What's that adorable little treasure atop your beef tartare? A quail egg, of course. You might not recognize these mini protein boosts in their natural form because of their black-speckled shells, which truthfully only add to their allure. Once you crack one open, you'll quickly notice that, while smaller in general, the ratio of yolk to white is skewed more on the yolk side. That's good news for anyone as yolk-obsessed as we are. Unfortunately, you might find yourself eating five or six of these little eggs, rather than two chicken eggs.
See also: Lemon Cucumbers from Crooked Sky Farms
Price: $3 for a dozen
Vendor: Sundown Ranch at the Hadley Farmship table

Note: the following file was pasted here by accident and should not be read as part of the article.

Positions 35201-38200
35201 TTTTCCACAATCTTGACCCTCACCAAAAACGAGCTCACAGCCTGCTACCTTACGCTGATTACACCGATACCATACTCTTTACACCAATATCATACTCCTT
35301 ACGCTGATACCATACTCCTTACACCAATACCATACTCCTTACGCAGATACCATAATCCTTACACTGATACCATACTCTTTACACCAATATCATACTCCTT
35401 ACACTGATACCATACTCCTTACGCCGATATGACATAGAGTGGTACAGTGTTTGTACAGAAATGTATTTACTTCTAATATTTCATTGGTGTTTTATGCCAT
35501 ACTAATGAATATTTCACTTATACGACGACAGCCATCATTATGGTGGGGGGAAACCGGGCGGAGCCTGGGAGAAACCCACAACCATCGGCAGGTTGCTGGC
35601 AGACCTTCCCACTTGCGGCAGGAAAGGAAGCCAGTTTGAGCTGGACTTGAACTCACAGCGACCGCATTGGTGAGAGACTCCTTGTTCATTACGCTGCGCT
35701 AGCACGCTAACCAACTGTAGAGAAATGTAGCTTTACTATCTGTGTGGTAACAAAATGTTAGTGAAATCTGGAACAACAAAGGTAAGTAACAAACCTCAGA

Where to Pick It Up: Downtown Phoenix Farmers Market, Open Saturday from 8 a.m. until 1 p.m.
What Else to Grab: You can try the opposite end of the spectrum with their goose eggs, as well. Or middle it out with some plain old chicken eggs.
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When cooking quail eggs, it's important to remember that any way you would treat a chicken egg is just too harsh for these delicate little yolk-centric beauties. Frying and boiling must be done at lower temperatures if you wish to keep your yolk perfectly runny, which might be why we seem to find them served raw more often than not. Also, cracking the egg's shell is easy, but the filmy membrane beneath it may need a slice through for you to open it without crushing the yoke inside. Other than that, go nuts! Put them anywhere you'd use a chicken egg. Maybe make a novelty-size breakfast sandwich or four.